Think of “market internals” as the blood pressure and insulin levels of the financial world. They operate below the surface, frequently unnoticed, but over time they have a big say in the health of the patient.
And right now they’re pointing to a heart attack.
Let’s start with junk bonds. These are loans to financially and/or operationally-weak companies that because of their weakness have to pay up to borrow. Such bonds have a risk/return profile that’s more akin to equities than to, say Treasury bonds, and they trade accordingly, rising and falling on the likelihood of default rather than their relative yield.
Recession means higher default rates for weak borrowers, so when the economy is slowing down or otherwise hitting a rough patch, the junk bond market is often where it registers first. Lately, junk has been tanking relative to stocks (chart created by Hussman Funds):
Another widely-followed internal is the relationship between large-cap (i.e., relatively safe) stocks and riskier small caps. When large caps outperform small caps, it’s frequently a sign that the broader economy is weakening. Since September, that’s been happening too:
In general, when market leadership gets extremely narrow — that is, when only a few things are going up and everything else is either flat or falling — trouble ensues. During the late 1990s tech stock mania, for instance, the global economy ended up being supported by the US, whose economy was supported mostly by the NASDAQ, which was supported by just a handful of high-flying tech stocks. When those stocks finally cracked, they took the whole world down with them.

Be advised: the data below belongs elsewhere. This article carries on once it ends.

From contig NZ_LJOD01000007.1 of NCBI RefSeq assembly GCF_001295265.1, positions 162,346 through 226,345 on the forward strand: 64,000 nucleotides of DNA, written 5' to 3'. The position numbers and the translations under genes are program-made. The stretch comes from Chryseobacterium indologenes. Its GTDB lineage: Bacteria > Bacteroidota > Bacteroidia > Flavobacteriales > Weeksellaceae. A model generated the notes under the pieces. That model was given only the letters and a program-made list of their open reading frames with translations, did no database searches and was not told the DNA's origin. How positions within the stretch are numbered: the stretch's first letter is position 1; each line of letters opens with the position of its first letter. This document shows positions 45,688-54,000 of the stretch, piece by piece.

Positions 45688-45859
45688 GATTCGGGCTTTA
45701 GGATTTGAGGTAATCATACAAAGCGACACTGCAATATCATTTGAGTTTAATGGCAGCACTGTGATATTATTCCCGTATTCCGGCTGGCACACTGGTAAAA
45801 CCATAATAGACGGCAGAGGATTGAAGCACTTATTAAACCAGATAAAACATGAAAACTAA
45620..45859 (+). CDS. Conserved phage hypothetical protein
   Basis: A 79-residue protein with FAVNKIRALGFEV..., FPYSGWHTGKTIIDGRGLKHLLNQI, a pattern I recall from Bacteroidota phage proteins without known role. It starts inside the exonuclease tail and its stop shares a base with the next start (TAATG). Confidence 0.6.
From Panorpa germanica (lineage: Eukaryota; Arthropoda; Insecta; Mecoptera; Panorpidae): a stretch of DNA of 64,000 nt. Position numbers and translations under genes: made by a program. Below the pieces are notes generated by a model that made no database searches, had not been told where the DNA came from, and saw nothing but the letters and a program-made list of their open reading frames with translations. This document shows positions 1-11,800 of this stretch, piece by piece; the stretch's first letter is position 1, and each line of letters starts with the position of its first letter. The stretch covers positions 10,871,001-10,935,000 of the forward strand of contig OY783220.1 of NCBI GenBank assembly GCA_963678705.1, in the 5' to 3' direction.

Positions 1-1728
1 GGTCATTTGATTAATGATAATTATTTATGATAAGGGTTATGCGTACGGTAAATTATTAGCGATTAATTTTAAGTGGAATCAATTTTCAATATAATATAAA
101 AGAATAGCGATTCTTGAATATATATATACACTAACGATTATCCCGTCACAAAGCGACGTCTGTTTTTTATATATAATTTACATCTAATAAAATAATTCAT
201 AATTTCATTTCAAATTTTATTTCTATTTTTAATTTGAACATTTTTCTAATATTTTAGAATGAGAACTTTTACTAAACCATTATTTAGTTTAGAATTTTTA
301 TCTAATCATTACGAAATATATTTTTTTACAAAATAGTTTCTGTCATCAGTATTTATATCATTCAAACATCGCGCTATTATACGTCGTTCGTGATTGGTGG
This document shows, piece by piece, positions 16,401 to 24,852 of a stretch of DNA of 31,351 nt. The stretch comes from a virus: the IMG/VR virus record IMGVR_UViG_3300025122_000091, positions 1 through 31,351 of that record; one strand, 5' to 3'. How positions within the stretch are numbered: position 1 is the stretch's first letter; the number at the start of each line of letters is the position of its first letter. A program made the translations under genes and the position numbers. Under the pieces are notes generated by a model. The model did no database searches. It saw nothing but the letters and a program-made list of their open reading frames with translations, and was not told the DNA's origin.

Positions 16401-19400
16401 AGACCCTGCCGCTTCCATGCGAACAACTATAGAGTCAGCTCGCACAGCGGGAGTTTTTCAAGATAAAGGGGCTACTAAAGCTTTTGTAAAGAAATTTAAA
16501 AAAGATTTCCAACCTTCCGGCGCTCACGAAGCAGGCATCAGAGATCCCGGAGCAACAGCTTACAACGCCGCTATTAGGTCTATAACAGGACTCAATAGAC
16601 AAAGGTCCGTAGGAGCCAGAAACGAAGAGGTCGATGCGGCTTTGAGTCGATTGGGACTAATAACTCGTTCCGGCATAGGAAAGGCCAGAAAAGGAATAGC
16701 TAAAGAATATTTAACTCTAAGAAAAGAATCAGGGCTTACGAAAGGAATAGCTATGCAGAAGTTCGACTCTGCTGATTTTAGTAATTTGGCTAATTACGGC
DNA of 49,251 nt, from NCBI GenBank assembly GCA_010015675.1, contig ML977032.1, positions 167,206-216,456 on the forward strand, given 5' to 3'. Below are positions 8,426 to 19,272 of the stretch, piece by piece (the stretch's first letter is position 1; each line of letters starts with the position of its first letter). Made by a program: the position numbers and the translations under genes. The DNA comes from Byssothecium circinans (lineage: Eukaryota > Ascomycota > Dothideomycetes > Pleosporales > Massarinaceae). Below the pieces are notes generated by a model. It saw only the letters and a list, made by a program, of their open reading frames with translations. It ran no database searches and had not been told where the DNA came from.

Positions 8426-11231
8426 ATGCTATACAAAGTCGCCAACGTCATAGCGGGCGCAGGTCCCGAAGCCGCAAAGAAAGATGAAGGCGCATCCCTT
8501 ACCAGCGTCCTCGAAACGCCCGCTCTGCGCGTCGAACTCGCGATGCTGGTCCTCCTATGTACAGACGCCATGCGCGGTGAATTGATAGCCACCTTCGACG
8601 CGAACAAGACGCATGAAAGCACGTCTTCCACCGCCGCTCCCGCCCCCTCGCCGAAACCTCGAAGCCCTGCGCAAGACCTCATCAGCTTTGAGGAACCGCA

Now something similar is happening, thanks in large part to this cycle’s dominant tech firms, especially Apple. From CNBC:
That’s according to David Kostin of Goldman Sachs, who wrote in a note Monday to clients that he expects margins to remain flat at 9.1 percent for 2016 and 2017.
“Many of the drivers of margin expansion during the past few decades appear to be behind us,” Kostin wrote, listing former catalysts such as lower interest rates, lower taxes, a switch from manufacturing to services and technological innovations.
Since 2009, information technology has been responsible for about 48 percent of overall S&P 500 margin expansion. Apple alone has been responsible for 18 percent. [But that is about to change.]
According to BK Asset Management’s Boris Schlossberg, Apple’s “lack of gusto” when it comes to profit margins is a result of unsatisfactory products, aside from the new iPhone.
“At this point, the watch is a bust, TV is a bust, the big iPad is not really flying off the shelves,” Schlossberg said Tuesday on CNBC’s “Trading Nation.” “I don’t see any other place where they’re going to be able to get the kind of margin expansion that they’ve been able to get for the last five years.”
And while Apple is up 7 percent for the year, Schlossberg said investors may be losing enthusiasm for the stock as well, at least compared with other tech outperformers this year.
To summarize, Apple will remain a great company but won’t continue to make more on each new dollar of sales. And this will cause investors to start treating it like a non-deity, revaluing its stock accordingly.
Meanwhile there’s a good chance that Apple will soon fall victim to a combination of falling tech prices and rising quality. Low-end consumer electronics are now adequate for most people, leaving the average consumer far less anxious to buy the best. Today there are 70-inch flat-screen TVs with a great picture to be had for $1,000 or less. Low-end smart phones, meanwhile, can now do most of what the best iPhone could do just a few years ago. A friend recently bought an $80 Windows-based phone that he describes as “okay…pretty good screen and it texts just fine.” He pays about $25 less per month than with his old, much more expensive phone, and is happy with the trade-off. Barring a new must-have iPhone killer app, this trade-off is only going to become more compelling going forward.
So what happens to a market that’s balanced precariously atop the shares of a handful of “must own” companies when those companies lose their halos? Historically, the previously-strong sectors join the rest in a broad sell-off.